Change R2 for a 4.7V or 5.1V zener diode and keep R1 the same.

I have no zeners in house, another parts series to buy ?, do i really need them...
Zener diodes are not expensive.
Title: Re: 74HCT74 NXP vs Texas
Post by: Jan Audio on December 27, 2018, 04:14:09 pm
The zeners might be usefull, i go look for those.
I think the chip wont break since the difference is about 5 volt.
+ the saw is also a slow ramp.

As long it works im happy for now, going to solder a new circuit.
Title: Re: 74HCT74 NXP vs Texas
Post by: IDEngineer on December 27, 2018, 06:30:11 pm
the saw is also a slow ramp.
I have a remarkably similar situation in one of my existing designs, and I specified the 74AHC74 specifically because it has a Schmitt Trigger on its CLK input. There is also a 74AHCT74 version if you need the TTL compatible logic levels. A quick glance at DigiKey shows this part stocked in many thousands of pieces and available from at least two manufacturers. Cost starts under $0.25/100's.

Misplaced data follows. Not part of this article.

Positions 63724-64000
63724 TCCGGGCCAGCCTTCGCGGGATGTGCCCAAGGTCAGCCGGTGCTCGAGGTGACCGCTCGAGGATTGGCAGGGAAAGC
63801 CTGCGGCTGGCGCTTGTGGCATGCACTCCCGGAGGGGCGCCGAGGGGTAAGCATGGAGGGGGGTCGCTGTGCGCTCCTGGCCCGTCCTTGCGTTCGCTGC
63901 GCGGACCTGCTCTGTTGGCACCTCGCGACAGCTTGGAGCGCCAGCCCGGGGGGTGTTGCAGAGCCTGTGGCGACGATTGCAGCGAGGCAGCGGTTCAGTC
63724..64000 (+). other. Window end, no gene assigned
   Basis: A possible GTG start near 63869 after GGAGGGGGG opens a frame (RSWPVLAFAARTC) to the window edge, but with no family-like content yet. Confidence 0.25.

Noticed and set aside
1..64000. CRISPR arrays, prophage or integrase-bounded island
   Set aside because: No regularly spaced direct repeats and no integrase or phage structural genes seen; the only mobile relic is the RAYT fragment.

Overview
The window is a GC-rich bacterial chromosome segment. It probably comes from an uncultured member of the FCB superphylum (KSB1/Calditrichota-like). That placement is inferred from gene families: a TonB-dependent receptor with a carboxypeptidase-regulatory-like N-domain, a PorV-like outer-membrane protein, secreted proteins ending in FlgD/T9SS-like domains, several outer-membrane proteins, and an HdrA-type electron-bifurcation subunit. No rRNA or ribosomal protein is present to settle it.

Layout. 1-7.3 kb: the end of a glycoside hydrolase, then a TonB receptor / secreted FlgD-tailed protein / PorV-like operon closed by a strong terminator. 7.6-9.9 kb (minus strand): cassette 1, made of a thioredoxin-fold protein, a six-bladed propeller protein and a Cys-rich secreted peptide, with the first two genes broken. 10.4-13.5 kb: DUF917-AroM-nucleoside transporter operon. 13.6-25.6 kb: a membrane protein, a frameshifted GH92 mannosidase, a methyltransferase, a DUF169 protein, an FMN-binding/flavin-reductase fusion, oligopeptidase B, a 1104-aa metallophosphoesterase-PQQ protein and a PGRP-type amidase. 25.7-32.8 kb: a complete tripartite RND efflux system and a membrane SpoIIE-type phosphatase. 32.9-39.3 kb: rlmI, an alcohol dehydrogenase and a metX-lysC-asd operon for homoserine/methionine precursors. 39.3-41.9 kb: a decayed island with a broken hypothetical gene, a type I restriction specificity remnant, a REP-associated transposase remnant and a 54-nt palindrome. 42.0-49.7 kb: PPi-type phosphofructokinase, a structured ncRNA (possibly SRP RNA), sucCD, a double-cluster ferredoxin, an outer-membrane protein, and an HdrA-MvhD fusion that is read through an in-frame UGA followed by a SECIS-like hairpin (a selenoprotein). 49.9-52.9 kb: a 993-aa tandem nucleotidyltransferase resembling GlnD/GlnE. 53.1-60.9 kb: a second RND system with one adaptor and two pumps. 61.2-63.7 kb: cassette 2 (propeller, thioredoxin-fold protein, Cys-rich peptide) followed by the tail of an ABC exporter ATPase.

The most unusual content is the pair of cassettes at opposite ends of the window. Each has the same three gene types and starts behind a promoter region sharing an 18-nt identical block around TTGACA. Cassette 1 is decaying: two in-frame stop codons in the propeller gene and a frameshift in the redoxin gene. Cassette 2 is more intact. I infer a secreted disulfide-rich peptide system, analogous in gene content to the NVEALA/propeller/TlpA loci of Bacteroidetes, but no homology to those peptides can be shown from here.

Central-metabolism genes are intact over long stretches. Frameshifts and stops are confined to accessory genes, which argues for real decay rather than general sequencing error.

Title: Re: 74HCT74 NXP vs Texas
Post by: Jan Audio on December 28, 2018, 03:25:44 pm
Thank you Engineer, usefull information.
Title: Re: 74HCT74 NXP vs Texas
Post by: jmelson on December 28, 2018, 08:17:18 pm
If you really need to work with 12 V signals, maybe you should use a 4000 series part.  I think the equivalent is a 4013, but the pinout will not be identical to the 74xx74.
These are much slower parts, and might work without additional components.  But, if a slow transition on the clock is the problem, then a Schmitt trigger on the clock is the very best solution.

Jon
Title: Re: 74HCT74 NXP vs Texas
Post by: David Hess on December 28, 2018, 08:36:49 pm